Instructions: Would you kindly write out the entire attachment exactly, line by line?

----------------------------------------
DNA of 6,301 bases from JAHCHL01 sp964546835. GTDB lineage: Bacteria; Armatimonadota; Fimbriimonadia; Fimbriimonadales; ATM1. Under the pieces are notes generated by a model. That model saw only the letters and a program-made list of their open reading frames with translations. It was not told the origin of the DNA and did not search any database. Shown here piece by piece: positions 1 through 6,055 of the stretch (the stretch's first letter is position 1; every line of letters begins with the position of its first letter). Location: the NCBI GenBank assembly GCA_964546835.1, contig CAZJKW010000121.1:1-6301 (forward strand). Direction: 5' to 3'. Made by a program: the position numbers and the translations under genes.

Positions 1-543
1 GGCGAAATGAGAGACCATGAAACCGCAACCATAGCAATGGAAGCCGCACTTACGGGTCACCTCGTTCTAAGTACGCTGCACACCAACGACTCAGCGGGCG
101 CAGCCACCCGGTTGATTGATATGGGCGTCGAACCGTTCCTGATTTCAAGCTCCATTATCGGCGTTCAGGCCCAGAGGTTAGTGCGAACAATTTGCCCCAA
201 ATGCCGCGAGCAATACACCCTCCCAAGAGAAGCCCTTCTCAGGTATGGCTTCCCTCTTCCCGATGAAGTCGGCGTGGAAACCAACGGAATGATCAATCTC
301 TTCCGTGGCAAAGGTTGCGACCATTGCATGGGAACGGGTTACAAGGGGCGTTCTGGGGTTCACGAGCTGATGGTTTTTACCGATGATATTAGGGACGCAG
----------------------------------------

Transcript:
DNA of 6,301 bases from JAHCHL01 sp964546835. GTDB lineage: Bacteria; Armatimonadota; Fimbriimonadia; Fimbriimonadales; ATM1. Under the pieces are notes generated by a model. That model saw only the letters and a program-made list of their open reading frames with translations. It was not told the origin of the DNA and did not search any database. Shown here piece by piece: positions 1 through 6,055 of the stretch (the stretch's first letter is position 1; every line of letters begins with the position of its first letter). Location: the NCBI GenBank assembly GCA_964546835.1, contig CAZJKW010000121.1:1-6301 (forward strand). Direction: 5' to 3'. Made by a program: the position numbers and the translations under genes.

Positions 1-543
1 GGCGAAATGAGAGACCATGAAACCGCAACCATAGCAATGGAAGCCGCACTTACGGGTCACCTCGTTCTAAGTACGCTGCACACCAACGACTCAGCGGGCG
101 CAGCCACCCGGTTGATTGATATGGGCGTCGAACCGTTCCTGATTTCAAGCTCCATTATCGGCGTTCAGGCCCAGAGGTTAGTGCGAACAATTTGCCCCAA
201 ATGCCGCGAGCAATACACCCTCCCAAGAGAAGCCCTTCTCAGGTATGGCTTCCCTCTTCCCGATGAAGTCGGCGTGGAAACCAACGGAATGATCAATCTC
301 TTCCGTGGCAAAGGTTGCGACCATTGCATGGGAACGGGTTACAAGGGGCGTTCTGGGGTTCACGAGCTGATGGTTTTTACCGATGATATTAGGGACGCAG